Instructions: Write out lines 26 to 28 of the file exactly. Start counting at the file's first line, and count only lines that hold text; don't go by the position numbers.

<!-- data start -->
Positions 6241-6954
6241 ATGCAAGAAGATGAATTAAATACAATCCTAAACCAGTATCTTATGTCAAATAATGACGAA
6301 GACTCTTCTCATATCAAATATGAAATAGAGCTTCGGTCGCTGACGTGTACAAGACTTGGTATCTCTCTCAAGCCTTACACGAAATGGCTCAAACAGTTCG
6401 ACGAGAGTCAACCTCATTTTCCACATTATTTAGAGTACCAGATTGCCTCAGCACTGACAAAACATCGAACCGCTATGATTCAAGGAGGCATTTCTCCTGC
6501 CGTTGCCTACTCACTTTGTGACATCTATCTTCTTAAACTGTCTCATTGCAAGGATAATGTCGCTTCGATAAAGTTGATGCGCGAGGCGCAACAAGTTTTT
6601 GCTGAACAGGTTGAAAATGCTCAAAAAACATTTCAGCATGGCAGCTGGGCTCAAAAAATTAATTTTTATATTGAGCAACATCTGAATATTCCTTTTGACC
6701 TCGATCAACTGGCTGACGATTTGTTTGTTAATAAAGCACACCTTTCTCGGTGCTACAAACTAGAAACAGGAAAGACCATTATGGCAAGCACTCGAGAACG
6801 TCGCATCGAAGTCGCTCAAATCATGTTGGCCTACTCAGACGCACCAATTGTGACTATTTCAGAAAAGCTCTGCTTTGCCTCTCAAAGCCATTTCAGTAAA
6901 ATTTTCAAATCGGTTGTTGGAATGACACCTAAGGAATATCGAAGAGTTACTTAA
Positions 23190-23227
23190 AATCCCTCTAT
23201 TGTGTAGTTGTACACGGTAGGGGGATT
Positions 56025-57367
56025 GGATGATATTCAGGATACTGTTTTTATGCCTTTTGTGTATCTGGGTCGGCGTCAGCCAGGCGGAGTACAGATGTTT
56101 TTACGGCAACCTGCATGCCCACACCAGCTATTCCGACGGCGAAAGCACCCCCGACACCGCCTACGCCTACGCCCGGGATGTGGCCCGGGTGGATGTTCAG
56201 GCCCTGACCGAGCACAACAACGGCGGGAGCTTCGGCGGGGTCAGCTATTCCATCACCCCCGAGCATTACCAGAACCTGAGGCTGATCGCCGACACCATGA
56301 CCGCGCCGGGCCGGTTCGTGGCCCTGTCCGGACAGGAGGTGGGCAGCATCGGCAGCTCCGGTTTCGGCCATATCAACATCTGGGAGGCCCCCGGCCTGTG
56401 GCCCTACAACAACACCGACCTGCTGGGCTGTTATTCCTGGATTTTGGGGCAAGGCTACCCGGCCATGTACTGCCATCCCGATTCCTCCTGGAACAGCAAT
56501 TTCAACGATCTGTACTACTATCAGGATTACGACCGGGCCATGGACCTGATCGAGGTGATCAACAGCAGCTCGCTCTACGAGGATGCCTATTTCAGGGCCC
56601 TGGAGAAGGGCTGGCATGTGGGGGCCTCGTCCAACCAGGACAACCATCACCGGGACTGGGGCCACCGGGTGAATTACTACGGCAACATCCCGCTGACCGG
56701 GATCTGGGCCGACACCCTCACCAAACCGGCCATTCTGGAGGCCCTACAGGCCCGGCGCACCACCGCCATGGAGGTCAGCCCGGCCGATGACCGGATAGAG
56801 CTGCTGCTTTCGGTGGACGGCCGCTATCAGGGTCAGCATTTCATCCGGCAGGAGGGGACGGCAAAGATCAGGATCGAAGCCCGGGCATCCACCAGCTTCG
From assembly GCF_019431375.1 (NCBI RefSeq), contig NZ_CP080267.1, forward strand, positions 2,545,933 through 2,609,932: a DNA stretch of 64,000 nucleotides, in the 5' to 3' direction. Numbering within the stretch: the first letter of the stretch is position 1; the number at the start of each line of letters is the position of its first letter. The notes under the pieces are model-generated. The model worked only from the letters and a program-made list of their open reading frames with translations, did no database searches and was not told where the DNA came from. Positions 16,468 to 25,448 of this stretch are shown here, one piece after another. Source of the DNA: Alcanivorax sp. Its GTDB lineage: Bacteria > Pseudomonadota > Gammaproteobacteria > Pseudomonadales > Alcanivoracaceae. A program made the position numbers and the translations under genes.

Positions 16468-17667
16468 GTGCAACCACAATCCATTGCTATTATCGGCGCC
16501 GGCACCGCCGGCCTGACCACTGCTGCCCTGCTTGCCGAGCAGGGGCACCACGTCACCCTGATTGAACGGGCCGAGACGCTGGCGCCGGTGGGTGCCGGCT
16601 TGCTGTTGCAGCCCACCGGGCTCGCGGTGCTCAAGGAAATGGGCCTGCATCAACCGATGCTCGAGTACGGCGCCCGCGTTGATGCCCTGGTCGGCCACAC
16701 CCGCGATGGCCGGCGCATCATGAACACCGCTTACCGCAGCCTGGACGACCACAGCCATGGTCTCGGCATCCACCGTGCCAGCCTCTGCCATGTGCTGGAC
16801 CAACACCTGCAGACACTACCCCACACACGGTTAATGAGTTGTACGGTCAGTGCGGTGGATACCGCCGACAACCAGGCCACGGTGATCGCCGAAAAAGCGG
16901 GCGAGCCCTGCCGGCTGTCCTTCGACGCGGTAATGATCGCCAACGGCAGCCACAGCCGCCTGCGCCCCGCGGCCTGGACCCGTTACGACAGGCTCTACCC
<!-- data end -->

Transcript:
16501 GGCACCGCCGGCCTGACCACTGCTGCCCTGCTTGCCGAGCAGGGGCACCACGTCACCCTGATTGAACGGGCCGAGACGCTGGCGCCGGTGGGTGCCGGCT
16601 TGCTGTTGCAGCCCACCGGGCTCGCGGTGCTCAAGGAAATGGGCCTGCATCAACCGATGCTCGAGTACGGCGCCCGCGTTGATGCCCTGGTCGGCCACAC
16701 CCGCGATGGCCGGCGCATCATGAACACCGCTTACCGCAGCCTGGACGACCACAGCCATGGTCTCGGCATCCACCGTGCCAGCCTCTGCCATGTGCTGGAC